News & Resources in the eDiscovery Industry

eDiscovery in the News: a $10K Choice Could Lead to $10M in Damages

The Federal District Court for the District of Massachusetts was in the news recently for Red Wolf Energy Trading, LLC v. BIA Capital Mgmt., LLC, et al. Judge Mark L. Wolf did not mince words when discussing the defendants’ “extreme misconduct” in relation to eDiscovery, noting that civil discovery was not a “game of hide and seek.”

What happened?

Two companies were fighting over whether the defendants, BIA Capital Management et al., had developed a competing business by utilizing Plaintiff Red Wolf’s trade secrets. Red Wolf requested information from several individuals and entities during discovery, but stated that the defendant hadn’t produced certain communications. The court granted their motion to compel certain Slack communications, though the defendants maintained that all relevant documents had already been produced. The plaintiff, however, noted that a simple review of the evidentiary record and depositions made clear that there were more Slack communications to be revealed. No, BIA Capital Management et al. insisted. We’ve reviewed all of our Slack communications, and we have nothing else to produce.

Oh, really?

It turned out they did have more to produce, and that that instead of hiring a reputable eDiscovery vendor, the defendants had hired… a computer programmer from Kazakhstan who had never dealt with eDiscovery involving Slack. He was also being compensated in the form of equity in one of the defendants’ entities “rather than money.”

Stephen Phillips - Hostreviews.co.uk
Stephen Phillips – Hostreviews.co.uk

As said by the National Law Review:

The thing is, this all could have been avoided for a mere $10,000 had the defendants simply hired a reputable e-discovery vendor at the outset of the case rather than a programmer in Kazakhstan with no prior experience in e-discovery involving Slack, a cloud-based messaging platform that was central to the dispute and turned out to contain damaging communications that were initially withheld, purportedly unintentionally. The decision to save $10,000 in vendor costs could now cost the defendants up to $10 million in damages—a thousandfold increase.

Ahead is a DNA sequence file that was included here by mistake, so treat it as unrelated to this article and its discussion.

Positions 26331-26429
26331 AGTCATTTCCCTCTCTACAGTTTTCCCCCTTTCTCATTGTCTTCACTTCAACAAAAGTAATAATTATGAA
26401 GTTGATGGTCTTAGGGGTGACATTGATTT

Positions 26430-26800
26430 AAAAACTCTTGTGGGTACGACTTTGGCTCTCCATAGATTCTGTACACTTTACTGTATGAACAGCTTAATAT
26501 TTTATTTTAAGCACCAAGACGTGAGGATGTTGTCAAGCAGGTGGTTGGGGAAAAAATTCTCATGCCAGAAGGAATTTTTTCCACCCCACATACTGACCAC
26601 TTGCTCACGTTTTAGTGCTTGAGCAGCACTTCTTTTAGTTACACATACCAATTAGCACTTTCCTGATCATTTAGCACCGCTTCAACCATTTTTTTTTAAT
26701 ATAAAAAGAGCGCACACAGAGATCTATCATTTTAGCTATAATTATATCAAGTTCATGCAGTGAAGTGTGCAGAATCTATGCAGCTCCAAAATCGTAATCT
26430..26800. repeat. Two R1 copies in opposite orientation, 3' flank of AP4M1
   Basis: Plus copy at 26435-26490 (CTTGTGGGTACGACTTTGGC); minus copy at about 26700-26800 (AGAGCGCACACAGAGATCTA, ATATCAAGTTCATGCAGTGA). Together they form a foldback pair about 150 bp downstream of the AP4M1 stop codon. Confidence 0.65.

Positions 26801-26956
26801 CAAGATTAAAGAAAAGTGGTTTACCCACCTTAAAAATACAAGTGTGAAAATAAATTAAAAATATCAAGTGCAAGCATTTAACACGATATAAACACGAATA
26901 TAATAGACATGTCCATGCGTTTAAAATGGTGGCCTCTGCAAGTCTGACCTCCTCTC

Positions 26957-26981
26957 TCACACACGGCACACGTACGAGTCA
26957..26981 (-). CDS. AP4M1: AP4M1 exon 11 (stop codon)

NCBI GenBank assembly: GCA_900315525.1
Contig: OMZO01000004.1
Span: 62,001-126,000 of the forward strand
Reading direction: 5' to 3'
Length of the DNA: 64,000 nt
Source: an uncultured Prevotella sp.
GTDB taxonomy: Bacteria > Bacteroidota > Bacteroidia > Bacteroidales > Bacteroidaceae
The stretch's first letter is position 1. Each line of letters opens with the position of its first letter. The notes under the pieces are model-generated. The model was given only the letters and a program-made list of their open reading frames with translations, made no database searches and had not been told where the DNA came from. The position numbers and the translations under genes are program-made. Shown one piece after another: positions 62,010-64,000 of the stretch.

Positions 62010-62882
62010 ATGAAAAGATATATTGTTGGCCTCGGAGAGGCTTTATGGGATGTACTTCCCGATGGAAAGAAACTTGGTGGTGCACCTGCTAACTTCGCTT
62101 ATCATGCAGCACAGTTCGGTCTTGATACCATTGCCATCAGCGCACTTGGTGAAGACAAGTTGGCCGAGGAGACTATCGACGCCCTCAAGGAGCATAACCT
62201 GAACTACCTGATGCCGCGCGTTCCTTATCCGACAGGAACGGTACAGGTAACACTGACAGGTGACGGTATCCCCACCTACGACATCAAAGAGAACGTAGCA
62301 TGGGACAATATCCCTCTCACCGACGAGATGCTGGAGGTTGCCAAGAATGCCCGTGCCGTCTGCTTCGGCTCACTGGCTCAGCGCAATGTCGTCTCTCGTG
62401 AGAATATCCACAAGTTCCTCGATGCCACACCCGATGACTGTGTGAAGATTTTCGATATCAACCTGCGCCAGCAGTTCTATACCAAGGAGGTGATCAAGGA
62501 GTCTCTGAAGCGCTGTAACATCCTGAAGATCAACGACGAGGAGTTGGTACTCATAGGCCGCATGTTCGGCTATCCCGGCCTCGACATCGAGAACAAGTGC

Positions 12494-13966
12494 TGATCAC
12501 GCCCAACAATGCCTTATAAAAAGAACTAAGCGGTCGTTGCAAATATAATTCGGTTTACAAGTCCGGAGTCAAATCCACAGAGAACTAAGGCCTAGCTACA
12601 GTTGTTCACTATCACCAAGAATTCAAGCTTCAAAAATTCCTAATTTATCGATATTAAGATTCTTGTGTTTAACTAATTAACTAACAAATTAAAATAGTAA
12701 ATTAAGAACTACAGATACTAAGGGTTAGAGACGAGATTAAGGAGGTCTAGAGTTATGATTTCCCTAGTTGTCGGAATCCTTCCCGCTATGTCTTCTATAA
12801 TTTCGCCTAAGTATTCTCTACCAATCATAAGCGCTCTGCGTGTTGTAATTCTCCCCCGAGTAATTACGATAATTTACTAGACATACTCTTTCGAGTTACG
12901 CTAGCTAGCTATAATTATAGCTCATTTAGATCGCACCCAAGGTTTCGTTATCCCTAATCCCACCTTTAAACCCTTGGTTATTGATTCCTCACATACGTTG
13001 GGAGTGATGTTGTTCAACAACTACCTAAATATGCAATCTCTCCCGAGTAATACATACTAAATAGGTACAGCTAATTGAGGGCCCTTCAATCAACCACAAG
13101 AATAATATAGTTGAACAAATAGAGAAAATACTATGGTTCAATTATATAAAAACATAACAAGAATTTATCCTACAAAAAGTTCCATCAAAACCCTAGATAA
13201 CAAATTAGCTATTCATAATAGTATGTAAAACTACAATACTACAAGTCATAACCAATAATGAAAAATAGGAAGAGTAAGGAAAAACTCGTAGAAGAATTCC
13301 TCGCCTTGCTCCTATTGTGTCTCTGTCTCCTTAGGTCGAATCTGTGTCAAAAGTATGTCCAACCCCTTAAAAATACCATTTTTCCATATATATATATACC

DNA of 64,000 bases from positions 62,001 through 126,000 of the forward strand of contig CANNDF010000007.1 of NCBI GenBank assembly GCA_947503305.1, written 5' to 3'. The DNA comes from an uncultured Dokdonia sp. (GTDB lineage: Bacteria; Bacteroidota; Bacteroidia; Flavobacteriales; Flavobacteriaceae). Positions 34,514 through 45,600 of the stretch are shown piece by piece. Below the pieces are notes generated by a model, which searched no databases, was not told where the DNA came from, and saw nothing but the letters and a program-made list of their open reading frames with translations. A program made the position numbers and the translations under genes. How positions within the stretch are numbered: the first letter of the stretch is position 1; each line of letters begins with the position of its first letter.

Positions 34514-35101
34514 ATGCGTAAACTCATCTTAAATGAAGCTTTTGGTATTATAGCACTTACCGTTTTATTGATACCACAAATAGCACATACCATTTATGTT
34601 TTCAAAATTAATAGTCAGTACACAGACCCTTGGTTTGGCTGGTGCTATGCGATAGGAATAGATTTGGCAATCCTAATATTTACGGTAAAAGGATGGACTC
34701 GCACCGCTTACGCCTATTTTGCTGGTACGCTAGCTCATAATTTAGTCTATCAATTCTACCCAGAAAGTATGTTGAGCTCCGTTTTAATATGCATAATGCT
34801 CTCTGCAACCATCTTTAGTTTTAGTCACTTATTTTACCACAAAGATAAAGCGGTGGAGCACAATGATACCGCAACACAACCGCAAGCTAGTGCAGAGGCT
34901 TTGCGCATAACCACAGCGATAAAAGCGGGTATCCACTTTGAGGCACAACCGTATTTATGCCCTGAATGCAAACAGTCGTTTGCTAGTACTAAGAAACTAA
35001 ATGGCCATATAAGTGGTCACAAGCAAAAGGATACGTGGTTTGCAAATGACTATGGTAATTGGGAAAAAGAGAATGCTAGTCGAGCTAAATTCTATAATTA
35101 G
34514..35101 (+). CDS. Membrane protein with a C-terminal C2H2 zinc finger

This cautionary tale shows what can happen when one doesn’t spend money to save money — that is, they don’t pay up front, when it could really make a difference, and instead wait until the damages pile up. Here, Defendant BIA Capital Management claimed they couldn’t hire a top-tier eDiscovery vendor because of “a limited budget.” Meanwhile, eDiscovery (specifically Slack messages) proved to be central to the case. That decision not to pay an eDiscovery vendor thousands could end up costing them millions.

The judge wasted no time in granting Plaintiff’s second motion for sanctions after learning that “Red Wolf’s own e-discovery vendor reported that it discovered even more documents containing search terms that had not been produced, including ‘a proverbial “smoking gun” from January 22, 2019 ([] mere days after Red Wolf’s suit was filed) in which Defendants . . . discuss creating a new algorithm to hide the fact that the original algorithm was derived from Red Wolf intellectual property.’ In addition, Red Wolf submitted an affidavit from its vendor stating that ‘in 2019, defendants could have used ‘a standard eDiscovery processing tool’ to search and produce Slack messages for a cost of about $10,000.'” He also entered default judgments, noting that a default was a “drastic” sanction that was still warranted in the instant scenario because of the defendants’ “reckless disregard of their obligation to produce documents and obey court orders.”

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